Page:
What causes male hair loss?August 7, 2013
5 Reasons Why You’re Losing HairMarch 12, 2015
Traction Alopecia is a form of gradual hair loss that is caused by tension, stress, and pulling on the scalp and hair fibers. Though it can occur in any race, it is most common among women of color who wear their hair pulled back in braids, or in other tight styles, away from the face. It is usually occurs as a result of our desire to get that sleek, super neat hair appearance around the hairline. Both children and adults battle with traction alopecia, but the condition is most prevalent in children and young adults.
Traction Alopecia does not occur when the hair is worn in a sleek, stressful, pulling style only occasionally. It only results when there has been regular pulling stress over several months or years. It is most commonly affects the frontal hairline, especially the temple area and parts just above the ears. Occasionally, traction alopecia will affect the nape area.
What causes Traction Alopecia?
Traction alopecia is caused by cosmetic hair stress. Styles that frequently pull the hair back tightly in one direction, such as braids, twists, locs, weaves, and cornrows, are the most common traction alopecia instigators. Hair accessories like headbands are also major traction alopecia culprits. Chemical relaxer products and excessive heat use can also encourage the disease. Individuals who frequently part their hair in the same orientation can also trigger a widening of the part which is related to it.
Symptoms and Course of Traction Alopecia
Traction alopecia begins with mild scalp irritation and swelling in the area of tension. A common, early sign of traction alopecia is the formation of tiny bumps or even scabs on the scalp. Hair breakage in the area then becomes apparent. If this strain continues over the next few months or years, scarring may occur to and around the hair follicles. Hair loss is gradual, with a thinning of the actual hair fibers occurring first until total hair loss takes place. Once scarring to the follicles has taken place, and hair loss has occurred, neither follicles nor hair will ever grow again.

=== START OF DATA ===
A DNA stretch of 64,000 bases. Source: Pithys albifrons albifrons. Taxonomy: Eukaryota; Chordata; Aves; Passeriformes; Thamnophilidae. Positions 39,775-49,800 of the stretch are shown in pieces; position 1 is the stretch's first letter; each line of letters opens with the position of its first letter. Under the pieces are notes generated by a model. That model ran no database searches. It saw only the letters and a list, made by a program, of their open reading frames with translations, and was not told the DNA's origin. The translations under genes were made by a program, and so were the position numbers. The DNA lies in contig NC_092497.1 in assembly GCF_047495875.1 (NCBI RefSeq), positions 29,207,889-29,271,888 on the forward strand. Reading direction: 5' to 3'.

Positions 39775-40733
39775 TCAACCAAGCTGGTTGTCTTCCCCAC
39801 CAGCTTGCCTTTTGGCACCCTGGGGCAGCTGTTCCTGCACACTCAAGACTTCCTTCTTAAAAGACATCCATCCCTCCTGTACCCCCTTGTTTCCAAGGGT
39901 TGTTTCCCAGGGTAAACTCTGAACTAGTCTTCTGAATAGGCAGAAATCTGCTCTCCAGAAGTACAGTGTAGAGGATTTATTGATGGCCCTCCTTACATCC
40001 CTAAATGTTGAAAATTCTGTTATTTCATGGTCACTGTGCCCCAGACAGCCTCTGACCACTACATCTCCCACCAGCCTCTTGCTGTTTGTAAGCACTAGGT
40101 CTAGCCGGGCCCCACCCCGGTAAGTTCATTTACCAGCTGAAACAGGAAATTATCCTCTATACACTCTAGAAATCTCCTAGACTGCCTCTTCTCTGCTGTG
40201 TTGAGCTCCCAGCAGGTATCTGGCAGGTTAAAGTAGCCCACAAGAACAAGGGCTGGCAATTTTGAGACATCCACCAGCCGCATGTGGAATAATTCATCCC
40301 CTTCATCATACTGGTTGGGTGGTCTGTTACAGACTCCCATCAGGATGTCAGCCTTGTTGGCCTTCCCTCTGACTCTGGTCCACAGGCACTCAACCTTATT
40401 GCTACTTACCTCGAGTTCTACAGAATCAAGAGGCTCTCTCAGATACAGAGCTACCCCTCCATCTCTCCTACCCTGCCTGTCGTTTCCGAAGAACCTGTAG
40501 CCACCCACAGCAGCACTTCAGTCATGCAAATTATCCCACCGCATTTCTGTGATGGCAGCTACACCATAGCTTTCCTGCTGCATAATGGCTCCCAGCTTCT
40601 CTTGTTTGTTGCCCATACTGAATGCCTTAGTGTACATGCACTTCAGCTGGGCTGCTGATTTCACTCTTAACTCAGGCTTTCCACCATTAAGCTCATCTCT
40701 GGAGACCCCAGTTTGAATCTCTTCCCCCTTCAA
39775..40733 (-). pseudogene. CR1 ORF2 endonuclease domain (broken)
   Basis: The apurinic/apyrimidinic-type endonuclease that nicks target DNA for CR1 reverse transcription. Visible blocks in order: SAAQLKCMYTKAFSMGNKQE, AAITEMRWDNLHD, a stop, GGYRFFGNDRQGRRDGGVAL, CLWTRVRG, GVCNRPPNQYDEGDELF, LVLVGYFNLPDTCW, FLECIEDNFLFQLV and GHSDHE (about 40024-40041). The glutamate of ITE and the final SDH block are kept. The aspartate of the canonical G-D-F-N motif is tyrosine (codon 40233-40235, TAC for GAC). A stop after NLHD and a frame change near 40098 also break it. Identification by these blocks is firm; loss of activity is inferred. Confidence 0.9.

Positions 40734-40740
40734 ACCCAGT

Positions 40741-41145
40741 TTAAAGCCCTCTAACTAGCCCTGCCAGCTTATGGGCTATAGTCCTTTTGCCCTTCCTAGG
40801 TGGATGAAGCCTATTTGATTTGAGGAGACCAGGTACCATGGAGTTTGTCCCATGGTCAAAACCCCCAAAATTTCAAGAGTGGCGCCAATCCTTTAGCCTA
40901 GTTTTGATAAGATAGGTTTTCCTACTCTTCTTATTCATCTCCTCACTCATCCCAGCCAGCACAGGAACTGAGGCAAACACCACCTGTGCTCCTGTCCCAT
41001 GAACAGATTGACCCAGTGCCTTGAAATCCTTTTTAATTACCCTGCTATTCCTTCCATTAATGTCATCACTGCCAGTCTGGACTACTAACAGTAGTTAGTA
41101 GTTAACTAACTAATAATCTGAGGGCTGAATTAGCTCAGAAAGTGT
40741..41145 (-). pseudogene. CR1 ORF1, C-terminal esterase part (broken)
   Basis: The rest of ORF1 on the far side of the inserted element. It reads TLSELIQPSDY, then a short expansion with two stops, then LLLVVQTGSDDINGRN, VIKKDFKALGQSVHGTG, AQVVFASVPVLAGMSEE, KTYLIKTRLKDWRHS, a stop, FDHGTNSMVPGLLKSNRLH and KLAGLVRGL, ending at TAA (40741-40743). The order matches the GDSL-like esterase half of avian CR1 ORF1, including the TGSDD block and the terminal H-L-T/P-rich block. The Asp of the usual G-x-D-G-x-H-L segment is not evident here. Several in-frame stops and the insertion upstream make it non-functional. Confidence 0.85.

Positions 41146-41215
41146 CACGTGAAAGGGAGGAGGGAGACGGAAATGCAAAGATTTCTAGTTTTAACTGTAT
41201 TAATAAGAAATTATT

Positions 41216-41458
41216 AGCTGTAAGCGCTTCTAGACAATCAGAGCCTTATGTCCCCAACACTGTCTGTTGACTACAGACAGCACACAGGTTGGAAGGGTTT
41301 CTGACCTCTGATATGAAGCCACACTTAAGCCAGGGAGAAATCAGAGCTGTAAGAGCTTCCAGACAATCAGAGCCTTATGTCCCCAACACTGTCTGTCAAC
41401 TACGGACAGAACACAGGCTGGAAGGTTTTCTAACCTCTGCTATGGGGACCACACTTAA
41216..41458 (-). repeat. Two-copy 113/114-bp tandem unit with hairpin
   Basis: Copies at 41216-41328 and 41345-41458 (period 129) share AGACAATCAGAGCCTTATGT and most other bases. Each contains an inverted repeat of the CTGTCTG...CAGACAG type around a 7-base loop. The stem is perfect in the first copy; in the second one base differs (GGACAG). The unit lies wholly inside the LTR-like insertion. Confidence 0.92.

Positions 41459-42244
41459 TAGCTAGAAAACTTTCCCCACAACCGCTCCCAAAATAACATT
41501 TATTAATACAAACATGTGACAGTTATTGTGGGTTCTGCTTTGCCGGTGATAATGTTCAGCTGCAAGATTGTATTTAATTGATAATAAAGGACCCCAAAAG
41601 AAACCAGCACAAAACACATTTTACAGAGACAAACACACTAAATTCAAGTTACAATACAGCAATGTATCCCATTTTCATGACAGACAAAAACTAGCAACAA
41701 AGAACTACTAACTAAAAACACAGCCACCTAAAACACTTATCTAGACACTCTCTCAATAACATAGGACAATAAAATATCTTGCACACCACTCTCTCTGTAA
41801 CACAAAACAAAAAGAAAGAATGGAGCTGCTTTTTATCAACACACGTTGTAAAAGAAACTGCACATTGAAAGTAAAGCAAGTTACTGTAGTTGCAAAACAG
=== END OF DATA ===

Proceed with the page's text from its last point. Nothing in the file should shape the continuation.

Can Traction Alopecia be Reversed?
Yes and No.
If you spot the warning signs of traction alopecia early enough and you put a stop to whatever’s causing it, then your hair will stop falling out and should – with time, patience and loving care – be completely restored to its former glory.
But if the hair follicles have been so badly traumatized for such a long period of time that they have scarred over, then the hair will not grow back by itself. Areas of the scalp where this is the case will likely look shiny.
How to Avoid Traction Alopecia?
Hold back the hair with a wide, fabric hair band. Make sure it’s not too tight – some of the really elasticated ones can be damaging in themselves. The key is to find one just stretchy enough to stay on, but gentle enough not to feel as if it’s squeezing your head!
Use hair slides, either one big one at the back or smaller ones at the sides. Change the position of the slides as often as you can.
Braid hair loosely, you should be able to get your finger under the base of the braid. Opt for bigger braids, rather than creating lots of little ones (which put the hair under too much tension). After braiding or tying your hair in any way, slowly rotate your head. Do you feel any tugging/pulling anywhere? If so, loosen your hair.